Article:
Bruce Hetrick is on vacation this week. In his absence, this column, which appeared on March 4, 2002, is being reprinted.
Once upon a time, there was a manager who worked in a big place. This manager directed a few dozen employees in a subsection of a department within a division beneath the left armpit of an organization.
The manager admired the organization's role in the world, but grew weary of fighting the other subsections of departments within divisions beneath its various bodily cavities.
If the manager needed a computer for an employee, for example, there was a capital budget process, available only once per year.
To participate, the manager had to complete many forms, in triplicate, and write many paragraphs explaining why the computer was needed.
The manager's request was then weighed against requests submitted by other managers directing other subsections of departments within divisions.
If the manager wished to market the subsection's services to other subsections, the manager had to complete marketing forms, in triplicate. The forms asked what the marketing should achieve, which audiences must be reached, how the program would operate, how results would be tracked and how soon the effort was needed (but no sooner than six months from the original date of request).
Part one of the marketing forms went to advertising. Part two went to public relations. Part three went to administration and finance, which, as a rule, said that all advertising and public relations budgets had been depleted for the year. Therefore, the subsection's request would be placed in line for next year's marketing budget.
In the unlikely event that its marketing request was approved, the subsection had to deal separately with advertising and PR. That's because, as a rule, these two subsections did not get along. In fact, the subsections' employees and managers spoke to one another only rarely, usually at goingaway parties for shared-but-frustrated clients.
Unable to accomplish anything because of computer-less colleagues and unmarketed services, the frustrated manager quit.
Unburdened by management, the unmanager hung out a shingle. The selfdubbed entrepreneur claimed to offer every service the subsection had offered, but without the departments within divisions.
For a while, the entrepreneur's life whirled with activity-calling on customers, closing deals, doing work, sending bills, collecting receivables, paying taxes.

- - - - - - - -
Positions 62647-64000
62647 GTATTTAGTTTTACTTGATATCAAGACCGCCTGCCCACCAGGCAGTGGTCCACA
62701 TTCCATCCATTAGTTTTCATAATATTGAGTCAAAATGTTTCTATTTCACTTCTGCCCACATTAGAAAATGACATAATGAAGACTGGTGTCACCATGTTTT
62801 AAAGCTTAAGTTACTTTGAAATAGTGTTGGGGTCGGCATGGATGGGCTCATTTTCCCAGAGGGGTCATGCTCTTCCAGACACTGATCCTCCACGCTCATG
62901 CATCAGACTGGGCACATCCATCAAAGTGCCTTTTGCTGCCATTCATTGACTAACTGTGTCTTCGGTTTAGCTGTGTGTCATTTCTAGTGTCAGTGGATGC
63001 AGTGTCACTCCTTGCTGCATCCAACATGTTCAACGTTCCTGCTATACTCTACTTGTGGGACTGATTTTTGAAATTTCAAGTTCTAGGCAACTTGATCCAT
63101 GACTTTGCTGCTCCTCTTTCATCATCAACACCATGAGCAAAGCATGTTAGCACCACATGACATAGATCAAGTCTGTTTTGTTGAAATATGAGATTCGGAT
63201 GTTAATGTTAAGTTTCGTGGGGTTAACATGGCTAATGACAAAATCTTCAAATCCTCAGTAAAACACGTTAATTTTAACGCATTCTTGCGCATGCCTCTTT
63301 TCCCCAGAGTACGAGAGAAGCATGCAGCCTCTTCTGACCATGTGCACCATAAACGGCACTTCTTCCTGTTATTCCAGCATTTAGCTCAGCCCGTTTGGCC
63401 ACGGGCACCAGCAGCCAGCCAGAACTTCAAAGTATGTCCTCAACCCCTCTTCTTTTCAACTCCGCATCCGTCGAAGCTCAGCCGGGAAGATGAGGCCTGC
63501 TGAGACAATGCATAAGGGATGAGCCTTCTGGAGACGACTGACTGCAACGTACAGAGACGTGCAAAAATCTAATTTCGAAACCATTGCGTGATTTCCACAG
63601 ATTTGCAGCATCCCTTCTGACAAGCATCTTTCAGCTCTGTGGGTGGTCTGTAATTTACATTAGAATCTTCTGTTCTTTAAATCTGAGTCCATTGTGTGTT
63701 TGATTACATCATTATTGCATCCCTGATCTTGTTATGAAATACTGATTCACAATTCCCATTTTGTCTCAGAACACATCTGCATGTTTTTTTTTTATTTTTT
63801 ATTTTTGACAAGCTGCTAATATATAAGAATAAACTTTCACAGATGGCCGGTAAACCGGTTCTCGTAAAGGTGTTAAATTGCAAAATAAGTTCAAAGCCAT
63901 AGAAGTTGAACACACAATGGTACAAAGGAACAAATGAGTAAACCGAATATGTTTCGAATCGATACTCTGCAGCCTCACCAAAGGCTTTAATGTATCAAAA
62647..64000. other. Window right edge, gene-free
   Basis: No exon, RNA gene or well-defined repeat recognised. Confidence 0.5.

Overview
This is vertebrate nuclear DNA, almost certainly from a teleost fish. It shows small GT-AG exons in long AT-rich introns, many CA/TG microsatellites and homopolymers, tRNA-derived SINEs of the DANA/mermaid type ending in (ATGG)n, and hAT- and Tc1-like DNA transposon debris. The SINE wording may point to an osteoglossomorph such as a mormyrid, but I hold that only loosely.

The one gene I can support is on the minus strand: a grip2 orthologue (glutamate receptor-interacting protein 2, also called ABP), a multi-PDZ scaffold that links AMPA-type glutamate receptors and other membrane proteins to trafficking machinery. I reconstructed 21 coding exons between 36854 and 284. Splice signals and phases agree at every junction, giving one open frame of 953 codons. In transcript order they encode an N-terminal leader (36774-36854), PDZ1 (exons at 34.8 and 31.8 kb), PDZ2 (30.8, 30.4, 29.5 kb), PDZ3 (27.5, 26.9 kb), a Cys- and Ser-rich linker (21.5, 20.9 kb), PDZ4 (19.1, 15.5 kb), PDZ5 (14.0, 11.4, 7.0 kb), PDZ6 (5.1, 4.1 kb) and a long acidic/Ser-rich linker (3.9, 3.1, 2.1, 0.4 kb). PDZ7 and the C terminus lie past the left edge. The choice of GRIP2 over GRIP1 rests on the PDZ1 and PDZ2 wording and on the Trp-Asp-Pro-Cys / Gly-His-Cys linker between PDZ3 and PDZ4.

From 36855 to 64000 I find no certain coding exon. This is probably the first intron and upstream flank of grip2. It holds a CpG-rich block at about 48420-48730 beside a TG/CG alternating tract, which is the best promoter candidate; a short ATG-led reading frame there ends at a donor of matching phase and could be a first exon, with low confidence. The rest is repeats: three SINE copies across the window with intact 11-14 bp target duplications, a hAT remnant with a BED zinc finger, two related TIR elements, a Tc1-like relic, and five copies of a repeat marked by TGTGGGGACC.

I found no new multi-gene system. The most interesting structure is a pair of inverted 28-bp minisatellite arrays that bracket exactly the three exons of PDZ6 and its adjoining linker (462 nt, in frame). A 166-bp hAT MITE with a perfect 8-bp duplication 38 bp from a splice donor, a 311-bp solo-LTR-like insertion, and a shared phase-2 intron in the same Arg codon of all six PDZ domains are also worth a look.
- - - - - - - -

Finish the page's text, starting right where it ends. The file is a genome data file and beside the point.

But soon, there was more work than the entrepreneur could handle. So a colleague was added, then a second, then a third, then a bookkeeper, then a receptionist, then an executive secretary, then scores more colleagues. Next came an accountant, administrative assistants, an attorney, department heads and divisions in Omaha, Cleveland and Katmandu.
Before long, the entrepreneur had four senior executive chief administrative honchos running various bodily cavities to oversee divisions that operated departments that coordinated subcategories directed by managers who oversaw the collective efforts of employees.
But the entrepreneur (now dubbed "the chairman") awoke one morning to the shocking discovery that the entrepreneurial shop had become-egads!-an organization.
Hoping to avert dÃ©jÃ vu, the chairman split the organization into silos, each headed by a senior executive chief administrative honcho. That way, said the chairman, each silo would deliver dramatically increased profits by operating entrepreneurially.
The silos were built not around customers, of course, but around the organization's products and services. Soon, each silo boasted its own sales force, marketing team, accounting methods and computer systems.
What's more, each silo had its own newsletters, logos and brochures-all bearing different messages printed in conflicting typefaces with clashing colors.
Inevitably, salespeople from different silos bumped into one another while delivering dueling brochures to the same customers. Next, those customers' bills arrived, bearing duplicate charges from competing silos. Then, the customers found that it took three months for one silo to pay another and credit the errors.
The customers told the salespeople to get their act together. So the salespeople told the subsection managers who told their department heads who told their division leaders who reported in to the silo chiefs.
When the chair learned about the problem from six senior executive chief administrative honchos-during a board meeting, no less-a corporate identity consultant was retained to clarify relationships within and among the silos.
If you suspect this column is about your organization, it probably is. Egads.
Hetrick is president and creative director at Hetrick Communications Inc., a local public relations and marketing communications firm. He can be reached by email at firstname.lastname@example.org.